Carry Somers co-founded sustainable fashion campaign group Fashion Revolution following the Rana Plaza disaster. She talks to Drapers about the history of the project and its goals.
In the wake of the Rana Plaza factory collapse in Bangladesh in 2013, in which 1,134 people died, Carry Somers and Orsola de Castro founded the campaign group Fashion Revolution. The group set out to increase transparency in the clothing industry by asking consumers an often-overlooked question: “Who made your clothes?”
In the five years since the disaster, the organisation has spearheaded immense changes in the fashion industry, including the introduction of the Fashion Transparency Index, which rates retailers based on the information available on their processes and supply chain. Drapers speaks to Somers to find out more about what drives her interest in sustainable fashion, and to learn how Fashion Revolution is championing greater change in the industry.
What’s your background, and how did you become interested in fashion and sustainability?
I set up the brand Pachacuti, which means world upside-down in Quechua, in 1992 with the aim of supporting sustainable livelihoods for marginalised, rural women in the Andean region. My collections were sold in the world’s foremost luxury stores and we private-labelled panama hats for many designer brands. Pachacuti pioneered radical supply chain transparency and was the world’s first fair-trade certified company [with the World Fair Trade Organization].
Pachacuti had been a pilot for the EU Geo Fair Trade project, which aimed to provide visible accountability of sustainable provenance, both for raw materials and production processes.
We traced the production of our Panama hats using GPS technology to the exact coordinates of 154 of our weavers’ houses – this isn’t an easy job when only 45% of their homes are accessible by road, located high in the Andes.
Pachacuti’s weavers were delighted that this data helped correct a historical misnomer and Panama hats could now be tracked back to their country of origin: Ecuador. We then mapped the GPS coordinates of each plot of land in the coastal cloud forest where the carludovica palmata is harvested on community-owned, biodiverse plantations. Each plant can be cropped once a month for around 100 years, so it is a truly sustainable raw material.
Tell us about the history of Fashion Revolution, and its aims
Five years ago, the Rana Plaza factory collapse shook the fashion world and ignited a revolution. In the days following the [Savar building] collapse, everywhere I looked, there were newspaper articles calling for a more ethical fashion industry. Meanwhile, campaigners had to search through the rubble for clothing labels to prove which brands were actually produced there. That’s when I realised that the workers were invisible – and that the lack of transparency and responsibility in the fashion supply chain was costing lives. I knew we needed to find a way to channel this public concern into a long-standing campaign so that the victims of Rana Plaza, and all the other tragedies that have occurred in the name of fashion, would never be forgotten. That’s when Fashion Revolution was born.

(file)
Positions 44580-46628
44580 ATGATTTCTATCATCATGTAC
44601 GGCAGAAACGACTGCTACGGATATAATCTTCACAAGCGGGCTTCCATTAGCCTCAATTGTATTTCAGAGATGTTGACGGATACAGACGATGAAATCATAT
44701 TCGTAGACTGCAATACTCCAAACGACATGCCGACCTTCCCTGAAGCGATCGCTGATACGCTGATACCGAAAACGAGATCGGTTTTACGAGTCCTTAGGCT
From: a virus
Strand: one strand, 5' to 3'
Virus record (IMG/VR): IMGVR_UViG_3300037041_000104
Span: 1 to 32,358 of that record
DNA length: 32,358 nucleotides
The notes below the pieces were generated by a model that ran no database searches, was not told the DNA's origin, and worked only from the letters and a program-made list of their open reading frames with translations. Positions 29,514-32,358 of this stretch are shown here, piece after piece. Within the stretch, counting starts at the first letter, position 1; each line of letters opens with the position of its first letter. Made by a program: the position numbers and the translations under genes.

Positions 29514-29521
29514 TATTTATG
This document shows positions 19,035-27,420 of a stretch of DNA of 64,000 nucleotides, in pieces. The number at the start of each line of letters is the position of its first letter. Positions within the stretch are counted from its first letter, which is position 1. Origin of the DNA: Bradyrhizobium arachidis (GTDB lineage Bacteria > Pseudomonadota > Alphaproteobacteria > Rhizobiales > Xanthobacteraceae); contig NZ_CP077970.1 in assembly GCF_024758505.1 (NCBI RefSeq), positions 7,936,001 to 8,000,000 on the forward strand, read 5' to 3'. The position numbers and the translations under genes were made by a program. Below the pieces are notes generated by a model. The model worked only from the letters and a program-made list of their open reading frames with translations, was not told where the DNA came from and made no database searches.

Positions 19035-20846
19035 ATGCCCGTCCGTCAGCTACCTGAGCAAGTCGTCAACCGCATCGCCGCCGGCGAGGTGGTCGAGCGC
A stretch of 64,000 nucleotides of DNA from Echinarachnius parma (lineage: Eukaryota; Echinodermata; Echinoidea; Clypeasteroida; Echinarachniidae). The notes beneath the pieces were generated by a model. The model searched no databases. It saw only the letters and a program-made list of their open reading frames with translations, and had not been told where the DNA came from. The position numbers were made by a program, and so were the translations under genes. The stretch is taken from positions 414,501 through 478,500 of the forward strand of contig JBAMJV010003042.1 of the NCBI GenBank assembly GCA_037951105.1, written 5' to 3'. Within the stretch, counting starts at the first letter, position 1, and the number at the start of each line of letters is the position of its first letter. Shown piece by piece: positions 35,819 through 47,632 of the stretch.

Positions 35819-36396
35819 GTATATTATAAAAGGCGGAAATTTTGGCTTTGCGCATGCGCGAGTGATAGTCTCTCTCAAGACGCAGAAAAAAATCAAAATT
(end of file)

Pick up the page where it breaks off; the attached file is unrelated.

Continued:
Five years on, Fashion Revolution is the world’s largest fashion-activism movement. We are a positive and collaborative platform, working with citizens, policymakers, unions, NGOs, brands and retailers in more than 100 countries around the world.
Despite some progress since the Rana Plaza collapse, a revolution is still needed, as we have a very long way to go until everyone who makes our clothes can live and work with dignity, in healthy conditions and without fear of losing their life.
Last year, one of the main projects we worked on was the Garment Worker Diaries. On-the-ground research partners met with 540 garment workers in India, Cambodia and Bangladesh on a weekly basis for 12 months to learn the intimate details of their lives; 40% of the workers surveyed had seen a fire in their place of work, 60% reported gender-based discrimination, over 15% reported being threatened and 5% had been hit. Transparent disclosure makes it easier for all the relevant parties to understand what has gone wrong, who is responsible and how to fix it.
Transparency is a means to change, not the end game. It leads to greater accountability and this in turn will lead to a change in the way the industry works. Ultimately, Fashion Revolution believes that we need a radical paradigm shift and a transformation in the way in which we produce and consume clothes. Transparency alone does not represent the sort of structural, systemic change we need to see happen, but it reveals the structures that are in place so we can better understand how to change them.
What are the biggest challenges you face on a day-to-day basis?